Piazza dello Spirito Santo

Piazza dello Spirito Santo:

A Jesuit church and monastery were built on this site in the 17th century and the square was enlarged in the following century, with an entire block of houses demolished to make way for the parvis, the open space in front of the church. A number of ancient noble palaces also stand in the square and in 1939 the monument to Cardinal Niccolò Forteguerri was brought here from its previous location in Piazza del Duomo. This work, by Cesare Sighinolfi (1863), was made using a sizeable bequest made by Niccolò Puccini. In the 20th century the square, which had already been used by street traders in the 19th century, came to be used more specifically as a shoe market, held in conjunction with the nearby markets in Piazza del Duomo and Piazza della Sala.

Church of the Holy Spirit:

This building, designed by Jesuit architect Tommaso Ramignani, was begun in 1647 and consecrated in 1685. Originally dedicated to Saint Ignatius of Loyola and owned by the Jesuits until the order was abolished, it was taken over by the Congregation of the Holy Spirit in 1773. The interior is organised as a simple, single nave in keeping with the sober stylistic principles for the order’s churches, with four side chapels decorated with 17th- and 18th-century canvases; on the left-hand wall is the monumental organ by Flemish organ builder Willem Hermans (1664), richly carved and decorated in gold leaf. The high altar, clad entirely in polychrome marble and built for the church’s main patrons, the Rospigliosi family, was designed by Gian Lorenzo Bernini and contains The Apparition of Christ to St. Ignatius by Pietro Berrettini da Cortona (1668). For many years the church remained in a state of bad repair made worse by structural problems, but was eventually restored and reopened in 1988.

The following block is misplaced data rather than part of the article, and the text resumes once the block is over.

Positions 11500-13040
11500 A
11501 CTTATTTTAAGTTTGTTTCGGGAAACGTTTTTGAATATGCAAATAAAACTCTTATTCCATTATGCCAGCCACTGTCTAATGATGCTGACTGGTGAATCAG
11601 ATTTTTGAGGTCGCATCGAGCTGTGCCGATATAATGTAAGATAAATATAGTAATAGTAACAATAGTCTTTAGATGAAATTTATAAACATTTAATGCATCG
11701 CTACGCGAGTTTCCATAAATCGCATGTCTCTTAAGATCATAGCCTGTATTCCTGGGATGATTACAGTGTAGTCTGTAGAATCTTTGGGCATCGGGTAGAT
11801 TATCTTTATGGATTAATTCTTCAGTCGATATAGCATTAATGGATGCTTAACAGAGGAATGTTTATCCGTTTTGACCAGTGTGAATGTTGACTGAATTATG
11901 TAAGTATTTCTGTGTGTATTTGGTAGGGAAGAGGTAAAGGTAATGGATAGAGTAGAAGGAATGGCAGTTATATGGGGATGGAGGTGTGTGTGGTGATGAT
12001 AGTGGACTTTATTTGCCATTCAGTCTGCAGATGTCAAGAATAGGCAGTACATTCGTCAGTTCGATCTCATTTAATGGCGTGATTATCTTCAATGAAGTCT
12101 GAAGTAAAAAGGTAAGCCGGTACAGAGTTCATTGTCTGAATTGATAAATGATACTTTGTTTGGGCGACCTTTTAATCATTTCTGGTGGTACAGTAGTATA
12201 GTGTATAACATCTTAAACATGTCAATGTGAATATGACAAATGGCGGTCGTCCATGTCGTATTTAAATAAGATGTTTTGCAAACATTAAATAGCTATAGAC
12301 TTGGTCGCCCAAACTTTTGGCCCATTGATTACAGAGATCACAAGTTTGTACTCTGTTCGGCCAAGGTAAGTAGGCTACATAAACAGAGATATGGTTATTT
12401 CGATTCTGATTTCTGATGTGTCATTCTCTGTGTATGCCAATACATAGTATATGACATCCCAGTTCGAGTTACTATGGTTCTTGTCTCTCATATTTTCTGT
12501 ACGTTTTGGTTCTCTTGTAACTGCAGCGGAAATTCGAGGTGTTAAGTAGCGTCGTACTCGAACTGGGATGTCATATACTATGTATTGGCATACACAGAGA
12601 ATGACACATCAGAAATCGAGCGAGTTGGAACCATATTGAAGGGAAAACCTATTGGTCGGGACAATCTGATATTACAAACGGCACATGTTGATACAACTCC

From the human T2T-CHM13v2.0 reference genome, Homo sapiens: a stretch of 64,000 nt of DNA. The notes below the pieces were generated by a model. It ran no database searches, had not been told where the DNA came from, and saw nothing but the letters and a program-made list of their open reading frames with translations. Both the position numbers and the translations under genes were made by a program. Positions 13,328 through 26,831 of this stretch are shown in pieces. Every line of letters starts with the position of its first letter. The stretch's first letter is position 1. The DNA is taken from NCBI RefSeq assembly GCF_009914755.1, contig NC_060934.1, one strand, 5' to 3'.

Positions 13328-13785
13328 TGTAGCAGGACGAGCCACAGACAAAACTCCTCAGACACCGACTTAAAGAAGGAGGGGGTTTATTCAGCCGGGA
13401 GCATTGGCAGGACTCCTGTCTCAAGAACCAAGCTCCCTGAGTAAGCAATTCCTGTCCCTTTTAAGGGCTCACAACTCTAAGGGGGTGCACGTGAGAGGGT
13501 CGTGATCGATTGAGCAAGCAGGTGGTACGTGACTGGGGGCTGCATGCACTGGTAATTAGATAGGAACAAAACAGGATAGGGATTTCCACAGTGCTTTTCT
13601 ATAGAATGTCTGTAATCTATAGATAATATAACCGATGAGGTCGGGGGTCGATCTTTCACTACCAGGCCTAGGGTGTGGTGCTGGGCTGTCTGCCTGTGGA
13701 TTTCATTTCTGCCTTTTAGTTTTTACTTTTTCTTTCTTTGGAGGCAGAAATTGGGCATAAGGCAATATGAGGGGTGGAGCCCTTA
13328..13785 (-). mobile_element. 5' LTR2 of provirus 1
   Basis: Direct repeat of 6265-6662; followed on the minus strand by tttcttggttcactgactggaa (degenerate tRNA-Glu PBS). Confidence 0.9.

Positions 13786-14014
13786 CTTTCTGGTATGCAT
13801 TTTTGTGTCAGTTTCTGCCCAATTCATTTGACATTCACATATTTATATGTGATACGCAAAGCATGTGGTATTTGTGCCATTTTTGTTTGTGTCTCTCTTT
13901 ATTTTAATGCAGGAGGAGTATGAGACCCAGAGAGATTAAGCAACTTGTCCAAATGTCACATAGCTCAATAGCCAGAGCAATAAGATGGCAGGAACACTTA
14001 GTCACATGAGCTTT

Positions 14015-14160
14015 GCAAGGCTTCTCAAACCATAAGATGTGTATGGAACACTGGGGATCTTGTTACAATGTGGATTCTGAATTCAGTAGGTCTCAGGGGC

Palazzo Rospigliosi Pallavicini:

Originally owned by the Ammannati family - who ran their bank from here until it collapsed in the 1300s due to the insolvency of Pope Benedict XI and the King of England - this palace subsequently passed into the the hands of the family of 40 Pope Clement the IX Rospigliosi. The building, which comprises two blocks erected in two distinct periods (13th-14th and 16th-17th centuries), includes a 17th-century chapel with frescoes by Giovanni da San Giovanni (1633) depicting Scenes from the Life of St. Catherine of Alexandria, in honour of Caterina Rospigliosi, the pope's mother.

CNA Pistoia - Impresa+s.coop. Realizzato da SIS Informatica.